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Photo © Reinhard Werner-Burgtheater Wien

Life and Times: Episodes 1-5

Nature Theater of Oklahoma

"One of the most unforgettable adventures of my theatergoing experience." Charles Isherwood, The New York Times

Based on the entire "unremarkable" life of a Nature Theater company member, this musical extravaganza uses a 16-hour verbatim transcript of recorded audio as libretto. Presented in five episodes, each with its own genre-warping approach, the tale was generated from the question, "Can you tell me your life story?"

Previous Festival shows: Romeo and Juliet (2010); No Dice (2007)

Funded in part by the New England Foundation for the Arts' National Theater Project, with lead funding from The Andrew W. Mellon Foundation.

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Photo © Antoine Tempe


Reggie Wilson/Fist & Heel Performance Group

World Premiere

"Startling, starkly beautiful and enigmatically deep."
Sid Smith, Chicago Tribune

A new work by renowned choreographer Reggie Wilson features eight virtuosic dancers pushed to the edge of their abilities. Migrating peoples and the rippling effects of culture, ritual, and body language are fused with intensely precise yet infinitely varying movement.

Previous Festival shows: The Tale (2006)

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Photo © Klaus Lefebre

On the Concept of the Face Regarding the Son of God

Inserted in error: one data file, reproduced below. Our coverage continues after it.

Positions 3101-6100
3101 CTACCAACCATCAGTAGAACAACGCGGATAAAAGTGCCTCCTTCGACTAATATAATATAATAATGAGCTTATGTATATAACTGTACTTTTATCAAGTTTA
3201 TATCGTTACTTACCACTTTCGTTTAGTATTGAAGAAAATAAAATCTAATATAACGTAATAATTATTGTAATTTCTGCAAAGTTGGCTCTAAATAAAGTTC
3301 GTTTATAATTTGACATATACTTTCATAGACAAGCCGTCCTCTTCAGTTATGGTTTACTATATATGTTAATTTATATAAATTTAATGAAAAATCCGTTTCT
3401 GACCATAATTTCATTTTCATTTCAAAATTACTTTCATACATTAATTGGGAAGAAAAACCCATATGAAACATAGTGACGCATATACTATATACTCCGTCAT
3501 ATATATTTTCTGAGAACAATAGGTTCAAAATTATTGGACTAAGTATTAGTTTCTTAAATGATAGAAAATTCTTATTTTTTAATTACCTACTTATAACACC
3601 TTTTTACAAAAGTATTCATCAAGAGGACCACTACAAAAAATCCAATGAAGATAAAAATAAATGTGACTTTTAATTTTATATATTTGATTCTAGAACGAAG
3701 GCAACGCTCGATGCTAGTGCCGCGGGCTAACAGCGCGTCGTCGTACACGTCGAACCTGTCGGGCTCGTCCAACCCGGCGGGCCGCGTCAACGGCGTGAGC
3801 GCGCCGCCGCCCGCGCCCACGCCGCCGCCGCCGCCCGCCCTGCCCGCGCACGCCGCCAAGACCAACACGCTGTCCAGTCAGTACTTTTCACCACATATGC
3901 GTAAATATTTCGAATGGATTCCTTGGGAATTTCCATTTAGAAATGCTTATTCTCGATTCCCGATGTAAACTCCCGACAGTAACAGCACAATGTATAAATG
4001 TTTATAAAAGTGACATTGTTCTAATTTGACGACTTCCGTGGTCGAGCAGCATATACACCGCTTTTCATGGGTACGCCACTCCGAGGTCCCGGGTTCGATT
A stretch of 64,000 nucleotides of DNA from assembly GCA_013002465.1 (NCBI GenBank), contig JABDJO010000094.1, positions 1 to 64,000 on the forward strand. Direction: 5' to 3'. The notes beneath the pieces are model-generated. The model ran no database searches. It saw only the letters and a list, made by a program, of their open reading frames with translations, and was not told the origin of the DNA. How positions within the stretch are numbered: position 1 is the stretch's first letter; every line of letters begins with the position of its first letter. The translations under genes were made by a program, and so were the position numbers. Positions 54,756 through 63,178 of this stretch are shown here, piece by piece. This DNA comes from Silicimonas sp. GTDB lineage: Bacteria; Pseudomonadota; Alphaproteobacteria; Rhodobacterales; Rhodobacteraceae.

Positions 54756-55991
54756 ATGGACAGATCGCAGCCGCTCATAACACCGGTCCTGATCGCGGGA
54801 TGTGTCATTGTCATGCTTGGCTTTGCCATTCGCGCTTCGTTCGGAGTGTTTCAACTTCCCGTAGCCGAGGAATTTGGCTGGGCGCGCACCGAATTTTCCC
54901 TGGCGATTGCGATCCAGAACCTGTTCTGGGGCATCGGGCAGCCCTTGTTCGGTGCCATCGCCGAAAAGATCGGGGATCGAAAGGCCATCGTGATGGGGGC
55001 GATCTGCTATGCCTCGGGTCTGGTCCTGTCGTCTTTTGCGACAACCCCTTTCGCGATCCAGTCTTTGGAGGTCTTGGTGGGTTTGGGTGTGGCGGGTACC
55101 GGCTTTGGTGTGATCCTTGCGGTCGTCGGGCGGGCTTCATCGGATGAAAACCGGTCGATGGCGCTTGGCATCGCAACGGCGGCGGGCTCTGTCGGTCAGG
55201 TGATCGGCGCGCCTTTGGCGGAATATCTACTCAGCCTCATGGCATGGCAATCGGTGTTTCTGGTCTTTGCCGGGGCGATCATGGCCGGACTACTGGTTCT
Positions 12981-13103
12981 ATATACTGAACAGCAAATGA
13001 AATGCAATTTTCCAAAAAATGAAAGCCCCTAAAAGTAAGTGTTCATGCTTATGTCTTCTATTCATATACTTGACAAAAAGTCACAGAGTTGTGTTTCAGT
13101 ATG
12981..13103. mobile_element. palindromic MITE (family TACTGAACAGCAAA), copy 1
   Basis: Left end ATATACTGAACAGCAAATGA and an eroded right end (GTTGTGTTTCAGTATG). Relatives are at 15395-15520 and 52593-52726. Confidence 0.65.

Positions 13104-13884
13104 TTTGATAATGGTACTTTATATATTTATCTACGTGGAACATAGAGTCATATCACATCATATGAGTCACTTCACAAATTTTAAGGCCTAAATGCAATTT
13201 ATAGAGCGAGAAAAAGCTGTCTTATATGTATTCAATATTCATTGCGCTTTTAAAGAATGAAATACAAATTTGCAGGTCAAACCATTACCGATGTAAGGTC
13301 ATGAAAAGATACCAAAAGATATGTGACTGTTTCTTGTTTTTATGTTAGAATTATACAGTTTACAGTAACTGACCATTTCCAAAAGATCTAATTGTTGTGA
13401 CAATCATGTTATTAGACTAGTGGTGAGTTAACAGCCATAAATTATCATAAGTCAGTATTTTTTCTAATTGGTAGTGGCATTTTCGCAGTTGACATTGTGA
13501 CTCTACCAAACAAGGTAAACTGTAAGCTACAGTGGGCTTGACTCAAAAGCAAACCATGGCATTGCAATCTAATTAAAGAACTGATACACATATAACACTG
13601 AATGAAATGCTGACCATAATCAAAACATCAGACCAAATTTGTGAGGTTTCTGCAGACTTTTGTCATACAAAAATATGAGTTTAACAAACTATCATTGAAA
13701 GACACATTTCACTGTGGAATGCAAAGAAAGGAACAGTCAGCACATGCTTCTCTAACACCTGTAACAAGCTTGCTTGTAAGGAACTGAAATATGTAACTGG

Socìetas Raffaello Sanzio

"A must-see for anybody interested in boundary-pushing theater." Elisabeth Vincentelli, New York Post

An enormous, iconic portrait of Christ looks on while human actions transpire that question the nature of faith and our desire to be in the presence of god. Does the face of Jesus indicate his presence, or absence? This visually transfixing, emotionally harrowing, and deeply felt work has stunned audiences worldwide.

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On the Concept of the Face Regarding the Son of God has been supported by The Pew Center for Arts & Heritage.

Out of Time

Colin Dunne

"An intimate, sincere and funny artistic calling card which tells us why he is who he is, and how he is where he is."
Michael Seaver, Irish Times

A leading figure of Irish step dance, best known for Riverdance, Colin Dunne integrates his virtuoso dance technique with electronic sound manipulation, archival film, and spoken word to chronicle his journey from child dance prodigy to commercial success to a man in search of his art.